None of these things are conducive to sound, reasoned, decision making about something that could likely cost around $42,500, especially in an industry that is so poorly regulated.

And Hazelden Betty Ford and every other treatment center out there knows this. And in this very limited publication of this study, Hazelden Betty Ford is absolutely capitalizing on it.

The majority of treatment centers do not want you thinking critically about treatment options or treatment outcomes. They just want you – or your insurance company – to write them a check. So they deliberately keep things vague.

Because without clarity and critical thinking, here’s what you’re likely to do: you go to Hazelden Betty Ford thinking what could be better? They’ve been doing this a long time. They’re well known. The best of the best, right? And Oh My God! Look at those success rates. Holy shit, 86% of people using drugs are still abstinent after a year? 91% from outpatient treatment are still abstinent after a year. That’s AMAZING!!!.

Except…

Your loved one is addicted to opioids, not marijuana.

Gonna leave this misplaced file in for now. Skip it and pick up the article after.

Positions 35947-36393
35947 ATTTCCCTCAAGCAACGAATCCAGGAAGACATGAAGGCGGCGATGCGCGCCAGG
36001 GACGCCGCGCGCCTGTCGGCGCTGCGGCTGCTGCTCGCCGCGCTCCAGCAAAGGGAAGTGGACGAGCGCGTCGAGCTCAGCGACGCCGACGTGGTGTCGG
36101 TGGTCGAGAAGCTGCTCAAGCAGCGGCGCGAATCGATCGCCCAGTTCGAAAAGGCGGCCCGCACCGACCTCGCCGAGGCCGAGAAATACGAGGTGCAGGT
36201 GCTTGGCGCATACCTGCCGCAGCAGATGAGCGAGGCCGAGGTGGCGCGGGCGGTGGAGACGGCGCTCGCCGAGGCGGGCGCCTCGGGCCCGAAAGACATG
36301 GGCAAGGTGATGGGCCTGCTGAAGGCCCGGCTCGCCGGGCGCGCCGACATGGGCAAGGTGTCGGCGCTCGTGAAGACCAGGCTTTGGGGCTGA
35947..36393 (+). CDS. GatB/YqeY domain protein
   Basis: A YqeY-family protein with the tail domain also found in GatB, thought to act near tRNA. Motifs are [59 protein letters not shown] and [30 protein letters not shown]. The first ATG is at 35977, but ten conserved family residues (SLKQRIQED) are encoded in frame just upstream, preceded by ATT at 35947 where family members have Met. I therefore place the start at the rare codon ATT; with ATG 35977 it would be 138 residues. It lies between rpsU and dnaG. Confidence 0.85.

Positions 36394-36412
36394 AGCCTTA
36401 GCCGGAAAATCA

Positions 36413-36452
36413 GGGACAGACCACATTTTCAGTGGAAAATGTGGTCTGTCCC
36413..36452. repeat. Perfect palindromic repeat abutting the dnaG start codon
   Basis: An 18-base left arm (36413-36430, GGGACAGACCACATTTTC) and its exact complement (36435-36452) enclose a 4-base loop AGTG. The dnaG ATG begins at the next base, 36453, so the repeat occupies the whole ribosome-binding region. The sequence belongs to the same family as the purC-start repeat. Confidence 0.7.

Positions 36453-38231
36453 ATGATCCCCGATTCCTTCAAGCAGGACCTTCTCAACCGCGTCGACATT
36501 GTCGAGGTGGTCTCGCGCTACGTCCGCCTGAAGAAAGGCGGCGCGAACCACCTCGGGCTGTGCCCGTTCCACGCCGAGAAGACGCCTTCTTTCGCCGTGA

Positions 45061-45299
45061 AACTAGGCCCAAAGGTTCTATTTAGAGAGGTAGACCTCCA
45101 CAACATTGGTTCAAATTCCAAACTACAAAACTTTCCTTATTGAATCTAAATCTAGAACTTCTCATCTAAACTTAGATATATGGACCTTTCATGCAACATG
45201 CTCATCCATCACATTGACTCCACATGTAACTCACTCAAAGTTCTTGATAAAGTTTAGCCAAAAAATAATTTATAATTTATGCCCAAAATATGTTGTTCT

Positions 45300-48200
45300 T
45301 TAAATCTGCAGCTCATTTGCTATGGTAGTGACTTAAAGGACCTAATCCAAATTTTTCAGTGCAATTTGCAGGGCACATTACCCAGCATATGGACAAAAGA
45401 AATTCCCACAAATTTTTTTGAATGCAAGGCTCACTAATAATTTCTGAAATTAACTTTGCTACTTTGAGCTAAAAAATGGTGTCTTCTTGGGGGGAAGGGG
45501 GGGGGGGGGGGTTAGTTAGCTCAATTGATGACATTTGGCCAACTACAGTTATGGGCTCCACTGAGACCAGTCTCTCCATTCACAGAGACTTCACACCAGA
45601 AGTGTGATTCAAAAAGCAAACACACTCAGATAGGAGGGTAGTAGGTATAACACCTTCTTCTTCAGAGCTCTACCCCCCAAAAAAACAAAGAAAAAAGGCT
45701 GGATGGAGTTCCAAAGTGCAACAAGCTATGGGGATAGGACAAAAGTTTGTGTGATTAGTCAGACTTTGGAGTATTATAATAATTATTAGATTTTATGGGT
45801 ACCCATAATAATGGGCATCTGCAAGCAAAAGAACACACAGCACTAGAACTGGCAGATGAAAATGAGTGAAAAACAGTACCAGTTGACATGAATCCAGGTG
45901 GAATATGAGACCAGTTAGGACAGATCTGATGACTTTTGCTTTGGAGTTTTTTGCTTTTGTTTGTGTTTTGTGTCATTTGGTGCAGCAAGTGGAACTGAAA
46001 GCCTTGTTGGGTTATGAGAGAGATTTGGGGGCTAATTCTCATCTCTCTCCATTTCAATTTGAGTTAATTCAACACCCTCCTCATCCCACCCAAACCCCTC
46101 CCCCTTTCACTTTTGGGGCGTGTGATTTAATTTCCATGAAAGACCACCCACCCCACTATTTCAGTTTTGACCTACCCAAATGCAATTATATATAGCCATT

And because Hazelden has not broken down the success rates, and because the desperate, terrified and traumatized state that you’re in has largely shut down your prefrontal cortex, and consequently your reasoning is significantly handicapped in this moment, you’re not likely to look at that stat critically.

And these stats absolutely need a critical eye. Because the success rates for opioid use disorder recovery are NOWHERE NEAR the stats Hazelden Betty Ford is displaying here. Not even remotely. But Hazelden Betty Ford doesn’t want you to know that.

And we’re not even done here. That is just one way that these stats have been thoroughly massaged in Hazelden Betty Ford’s favor.

So let’s continue our analysis.

In this report, Hazelden Betty Ford starts with stats for one month outcomes. And these stats aren’t labeled on the Web as coming from inpatient treatment, but they are on the PDF. I don’t if leaving off that heading on the web was deliberate or an error. But the absence of the heading on the Web does make it seem as if those stats are for everything.

Regardless, I have some questions for you here: when you send your loved one to treatment, are you looking for a single month of abstinence? Are you paying an average of $42,500 for a single month of abstinence? Is a single month even meaningful abstinence?